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America's Children in Brief: Key National Indicators of Well-Being, 2016

Youth Neither Enrolled in School nor Working

Youth ages 16–19 who are neither enrolled in school nor working are detached from these core activities, both of which play an important role in one's transition from adolescence to adulthood. If this detachment lasts for several years, it can hinder a youth's opportunity to build a work history that contributes to future higher wages and employability.70 The percentage of youth who are not enrolled in school and not working is one measure of the proportion of young people who are at risk of limiting their future prospects. Analysis done by the Congressional Research Service finds that a greater share of minority youth, particularly Black males, are disconnected, and that their rates of disconnection have been higher over time. Disconnected youth are also twice as likely to be poor as their connected peers.70

Figure 26: Percentage of youth ages 16–19 who are neither enrolled in school nor working by race and Hispanic origin, 1985–2015
Percentage of youth ages 16–19 who are neither enrolled in school nor working by race and Hispanic origin, 1985–2015

NOTE: Data relate to the labor force and enrollment status of persons ages 16–19 in the civilian noninstitutionalized population during an "average" week of the school year. School refers to both high school and college. Data on race and Hispanic origin from 2003 onward are collected separately and combined for reporting according to 1997 Office of Management and Budget (OMB) Standards for Data on Race and Ethnicity. For data prior to 2003, 1977 OMB Standards were used. Data from 2003 onward are not directly comparable with data from earlier years. Beginning in 2003, those in each racial category represent those reporting only one race. Persons of Hispanic origin may be of any race.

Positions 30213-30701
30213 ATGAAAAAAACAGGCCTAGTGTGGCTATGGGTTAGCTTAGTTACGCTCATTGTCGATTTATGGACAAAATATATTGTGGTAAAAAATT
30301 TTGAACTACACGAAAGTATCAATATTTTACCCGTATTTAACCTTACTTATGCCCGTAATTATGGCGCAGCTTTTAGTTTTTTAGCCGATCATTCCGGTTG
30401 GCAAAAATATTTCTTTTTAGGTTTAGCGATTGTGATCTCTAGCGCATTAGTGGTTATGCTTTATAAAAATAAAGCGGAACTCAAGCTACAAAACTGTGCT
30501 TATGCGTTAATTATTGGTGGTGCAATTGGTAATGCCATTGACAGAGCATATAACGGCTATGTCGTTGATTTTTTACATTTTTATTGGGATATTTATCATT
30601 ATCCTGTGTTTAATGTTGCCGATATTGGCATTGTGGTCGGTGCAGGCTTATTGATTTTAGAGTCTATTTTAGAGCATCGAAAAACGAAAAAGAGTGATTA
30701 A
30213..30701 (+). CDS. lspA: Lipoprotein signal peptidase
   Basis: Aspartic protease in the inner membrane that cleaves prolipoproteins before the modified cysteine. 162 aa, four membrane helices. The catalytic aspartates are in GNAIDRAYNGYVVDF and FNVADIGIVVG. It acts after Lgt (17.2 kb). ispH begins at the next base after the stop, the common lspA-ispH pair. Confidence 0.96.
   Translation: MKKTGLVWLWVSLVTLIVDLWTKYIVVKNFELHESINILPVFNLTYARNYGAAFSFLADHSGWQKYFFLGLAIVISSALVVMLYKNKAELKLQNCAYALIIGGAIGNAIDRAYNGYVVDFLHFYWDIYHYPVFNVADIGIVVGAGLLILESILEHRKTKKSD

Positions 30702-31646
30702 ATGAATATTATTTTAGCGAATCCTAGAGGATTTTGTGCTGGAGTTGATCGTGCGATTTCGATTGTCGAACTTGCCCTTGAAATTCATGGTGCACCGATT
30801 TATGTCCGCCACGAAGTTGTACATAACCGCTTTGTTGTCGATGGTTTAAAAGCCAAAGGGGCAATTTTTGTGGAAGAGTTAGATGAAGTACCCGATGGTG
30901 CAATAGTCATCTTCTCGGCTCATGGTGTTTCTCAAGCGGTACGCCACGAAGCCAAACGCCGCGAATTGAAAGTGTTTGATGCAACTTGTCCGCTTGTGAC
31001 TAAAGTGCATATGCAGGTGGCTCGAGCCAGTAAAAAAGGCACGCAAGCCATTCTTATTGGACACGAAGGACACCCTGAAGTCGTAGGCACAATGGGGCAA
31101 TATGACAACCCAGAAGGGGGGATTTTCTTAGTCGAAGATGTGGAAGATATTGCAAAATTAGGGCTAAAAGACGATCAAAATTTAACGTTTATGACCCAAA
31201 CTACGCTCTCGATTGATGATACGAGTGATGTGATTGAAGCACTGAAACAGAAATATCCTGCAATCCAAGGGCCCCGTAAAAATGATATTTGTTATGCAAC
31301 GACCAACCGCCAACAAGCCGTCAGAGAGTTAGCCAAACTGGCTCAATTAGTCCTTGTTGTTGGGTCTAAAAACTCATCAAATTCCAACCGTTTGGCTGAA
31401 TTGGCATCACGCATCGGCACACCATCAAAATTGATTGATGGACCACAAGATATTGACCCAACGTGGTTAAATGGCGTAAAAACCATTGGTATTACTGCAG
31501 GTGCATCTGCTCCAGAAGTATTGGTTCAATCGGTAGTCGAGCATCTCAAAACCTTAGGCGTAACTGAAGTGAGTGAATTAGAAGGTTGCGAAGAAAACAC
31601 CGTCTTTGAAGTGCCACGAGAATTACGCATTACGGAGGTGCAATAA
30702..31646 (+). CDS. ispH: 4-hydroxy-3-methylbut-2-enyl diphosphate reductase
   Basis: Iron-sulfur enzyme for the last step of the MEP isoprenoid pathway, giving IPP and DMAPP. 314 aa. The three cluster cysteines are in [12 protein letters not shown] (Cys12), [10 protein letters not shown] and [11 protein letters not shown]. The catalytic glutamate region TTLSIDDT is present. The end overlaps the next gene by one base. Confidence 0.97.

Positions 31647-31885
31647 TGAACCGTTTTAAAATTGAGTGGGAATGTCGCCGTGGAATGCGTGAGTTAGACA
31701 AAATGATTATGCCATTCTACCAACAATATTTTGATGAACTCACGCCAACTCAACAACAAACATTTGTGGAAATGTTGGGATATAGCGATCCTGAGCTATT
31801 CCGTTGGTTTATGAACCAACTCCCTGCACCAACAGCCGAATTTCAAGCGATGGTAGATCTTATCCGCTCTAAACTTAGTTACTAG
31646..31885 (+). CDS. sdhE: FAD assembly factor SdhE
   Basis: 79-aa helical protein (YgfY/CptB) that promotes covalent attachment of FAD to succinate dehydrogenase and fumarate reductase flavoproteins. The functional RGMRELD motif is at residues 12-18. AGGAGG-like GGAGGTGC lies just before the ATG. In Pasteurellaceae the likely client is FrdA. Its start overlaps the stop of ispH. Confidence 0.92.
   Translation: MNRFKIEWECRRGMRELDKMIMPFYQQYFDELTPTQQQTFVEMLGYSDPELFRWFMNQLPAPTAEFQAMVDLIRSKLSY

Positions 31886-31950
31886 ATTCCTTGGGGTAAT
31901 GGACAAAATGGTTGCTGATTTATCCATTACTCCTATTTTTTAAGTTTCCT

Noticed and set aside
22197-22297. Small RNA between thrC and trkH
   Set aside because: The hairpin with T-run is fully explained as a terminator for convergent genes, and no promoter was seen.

SOURCE: Bureau of Labor Statistics, Current Population Survey.

  • In 2015, 9 percent of youth ages 16–19 were neither enrolled in school nor working. This figure was unchanged from 2014 and little different over the past 20 years.
  • The percentage of Black, non-Hispanic youth and Hispanic youth neither enrolled in school nor working has declined since 1985.
  • Black, non-Hispanic youth had a higher rate of detachment from work and school, at 12 percent, than Hispanic youth (10 percent) and White, non-Hispanic youth (7 percent) in 2015.
  • For youth ages 16–17, the rate of detachment was less than half the rate of older youth ages 18–19. In 2015, 5 percent of both Black, non-Hispanic youth and Hispanic youth ages 16–17 were neither enrolled in school nor working, compared with 4 percent of White, non-Hispanic youth in this age group.
  • Older youth, ages 18–19, had a higher rate of detachment from work and school at 13 percent. Black, non-Hispanic youth in this age group saw a detachment rate of 19 percent in 2015, compared with 16 percent for Hispanic youth and 11 percent for White, non-Hispanic youth. These figures were either the same as or almost unchanged from 2014.

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70 Fernandes, A., and Gabe, T. (2009). Disconnected youth: A look at 16- to 24-year-olds who are not working or in school. (CRS Report No. R40535). Retrieved from http://www.fas.org/sgp/crs/misc/R40535.pdf